Friday 23 May 2014

We've decided that it's time to revisit India, a country we have come to love over five or six previous visits. Annette has more depth in India than I have, since she taught voluntarily for several months at a school in Bihar in the North East, one of the poorest, least visited states. Together we did the Golden Triangle but our favourite destination is Fort Cochin, in Kerala. The picture above is of Annette standing in the garden of the 'Delight Homestay' owned by David. (Kerala is a Christian state and therefore Christian names proliferate). From the rooftop of Delight one can see a large open hard-dirt square which is used variously as a parade ground for soldiers, religious festivals, a marketplace, but more often than not, by boys practising their cricket skills. On any one day there might be a dozen different groups of boys playing their individual games. They play from dawn till dusk, give or take the school hours for those who attend. It is no wonder the country produces such good cricketers. I usually take a couple of dozen practise cricket balls to hand out the boys, who are often playing with boxwood bats and moth-eaten tennis balls. They invariably say, 'Thank you, Uncle,' which is delightfully polite and makes me feel good - which, let's face it, is of course one of the reasons why it's such a pleasure.

This time we are going to Gujarat (where the new Indian leader hails from). We know nothing about this state, which is situated above Goa. It will be exciting to explore a new region, but one which has a certain familiarity to it. There will be temples to see and Hindu gods to reconnect with. My favourite is Ganesh, the Elephant-headed bachelor, who got his ears and trunk when his father Vishnu believed him to be an intruder in his house and decapitated him. My understanding is that the severed Ganesh was given the head of the first animal he came across, which happened to be the largest beast in the land. All the Indian gods have creatures they ride on, to carry them from one place to another, and Ganesh's mount is a mouse. A rodent with broad shoulders?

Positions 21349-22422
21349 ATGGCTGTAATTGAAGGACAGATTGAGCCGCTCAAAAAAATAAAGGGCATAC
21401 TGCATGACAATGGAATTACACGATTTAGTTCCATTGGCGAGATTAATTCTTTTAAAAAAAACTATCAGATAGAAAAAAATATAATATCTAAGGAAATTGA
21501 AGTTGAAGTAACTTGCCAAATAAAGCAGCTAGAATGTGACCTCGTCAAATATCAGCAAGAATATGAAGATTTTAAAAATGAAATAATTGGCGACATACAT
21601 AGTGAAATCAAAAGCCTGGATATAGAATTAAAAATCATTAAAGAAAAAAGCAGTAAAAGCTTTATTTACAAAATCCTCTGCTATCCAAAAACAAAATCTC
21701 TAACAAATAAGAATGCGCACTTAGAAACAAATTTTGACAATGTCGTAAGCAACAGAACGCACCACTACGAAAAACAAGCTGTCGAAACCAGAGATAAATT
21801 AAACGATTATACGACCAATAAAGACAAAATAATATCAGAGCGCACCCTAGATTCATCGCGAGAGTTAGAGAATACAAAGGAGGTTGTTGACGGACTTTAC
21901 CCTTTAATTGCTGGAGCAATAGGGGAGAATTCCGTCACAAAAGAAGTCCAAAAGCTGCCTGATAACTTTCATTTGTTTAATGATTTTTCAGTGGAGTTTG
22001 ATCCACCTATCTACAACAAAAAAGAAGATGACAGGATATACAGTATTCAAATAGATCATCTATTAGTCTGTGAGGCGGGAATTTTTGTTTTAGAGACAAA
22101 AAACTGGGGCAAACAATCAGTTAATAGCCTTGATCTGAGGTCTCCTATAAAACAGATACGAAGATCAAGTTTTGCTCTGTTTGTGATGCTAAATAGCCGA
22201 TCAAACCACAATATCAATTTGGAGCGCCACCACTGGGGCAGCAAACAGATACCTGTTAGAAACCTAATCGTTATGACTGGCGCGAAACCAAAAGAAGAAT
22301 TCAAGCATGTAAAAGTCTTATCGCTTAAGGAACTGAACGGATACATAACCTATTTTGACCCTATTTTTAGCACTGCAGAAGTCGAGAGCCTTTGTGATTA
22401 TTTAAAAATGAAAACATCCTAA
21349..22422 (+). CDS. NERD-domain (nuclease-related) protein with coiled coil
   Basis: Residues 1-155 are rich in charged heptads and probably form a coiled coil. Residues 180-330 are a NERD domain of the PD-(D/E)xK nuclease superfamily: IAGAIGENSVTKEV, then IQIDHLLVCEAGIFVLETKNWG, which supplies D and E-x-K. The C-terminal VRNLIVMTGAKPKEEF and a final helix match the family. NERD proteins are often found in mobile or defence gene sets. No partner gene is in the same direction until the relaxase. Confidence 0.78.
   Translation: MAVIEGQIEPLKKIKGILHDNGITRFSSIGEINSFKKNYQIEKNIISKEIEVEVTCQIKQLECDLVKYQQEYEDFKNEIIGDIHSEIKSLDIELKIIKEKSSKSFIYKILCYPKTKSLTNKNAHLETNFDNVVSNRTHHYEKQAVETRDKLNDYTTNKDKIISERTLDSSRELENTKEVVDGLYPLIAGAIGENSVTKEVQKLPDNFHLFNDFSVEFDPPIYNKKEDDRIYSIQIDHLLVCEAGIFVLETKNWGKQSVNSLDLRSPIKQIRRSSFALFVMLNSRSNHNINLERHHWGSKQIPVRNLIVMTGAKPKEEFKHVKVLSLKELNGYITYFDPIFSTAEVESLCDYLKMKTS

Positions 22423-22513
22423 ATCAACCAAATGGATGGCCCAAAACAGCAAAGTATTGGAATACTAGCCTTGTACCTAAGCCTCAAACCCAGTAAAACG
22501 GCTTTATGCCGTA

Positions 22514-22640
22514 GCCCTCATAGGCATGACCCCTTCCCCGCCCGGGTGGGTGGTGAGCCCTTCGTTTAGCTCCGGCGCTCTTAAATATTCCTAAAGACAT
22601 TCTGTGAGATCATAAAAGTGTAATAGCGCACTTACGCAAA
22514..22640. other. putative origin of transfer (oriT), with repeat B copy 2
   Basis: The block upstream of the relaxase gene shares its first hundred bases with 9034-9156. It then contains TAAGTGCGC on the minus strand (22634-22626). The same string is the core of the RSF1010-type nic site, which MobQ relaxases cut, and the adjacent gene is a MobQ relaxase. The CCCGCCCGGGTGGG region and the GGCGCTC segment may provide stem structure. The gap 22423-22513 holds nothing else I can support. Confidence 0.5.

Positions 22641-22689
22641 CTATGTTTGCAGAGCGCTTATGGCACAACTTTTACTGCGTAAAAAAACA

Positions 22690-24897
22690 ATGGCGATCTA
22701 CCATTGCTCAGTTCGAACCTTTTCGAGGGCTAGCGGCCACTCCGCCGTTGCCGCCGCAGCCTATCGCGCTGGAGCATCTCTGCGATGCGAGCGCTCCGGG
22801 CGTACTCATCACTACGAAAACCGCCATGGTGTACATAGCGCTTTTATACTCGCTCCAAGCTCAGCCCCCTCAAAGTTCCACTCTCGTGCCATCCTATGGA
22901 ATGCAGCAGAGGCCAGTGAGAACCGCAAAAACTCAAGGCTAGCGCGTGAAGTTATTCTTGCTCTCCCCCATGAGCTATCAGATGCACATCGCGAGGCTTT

India has some wonderful wild life, which is one of the many reasons I love the place. The number of colourful birds is amazing and given that a good proportion of the human population do not kill living creatures, fear of humankind is often absent, which allows one to get close enough for a good picture. I have just spent two years trying to get a photo of a kingfisher here in Suffolk and only managed it recently by incredible luck. (I'm not a bird watcher, I'm a bird taker - often only later finding out what I've taken.) My India kingfishers were taken sitting outside a roadway cafe, as the birds kept landing on a wooden fence. Interestingly, Gujarat is the last refuge of the Asian lion. What? Yes indeed, it was only when I was reading my Lonely Planet I discovered there is such a thing as an Asian lion. Now it would be great to see and photograph one of those in the wild and this time I will make sure I have enough juice in the camera. We saw two wild tigers when we went to the Rajastan - and my camera batteries were exhausted. It is ever thus.

Sunday 20 April 2014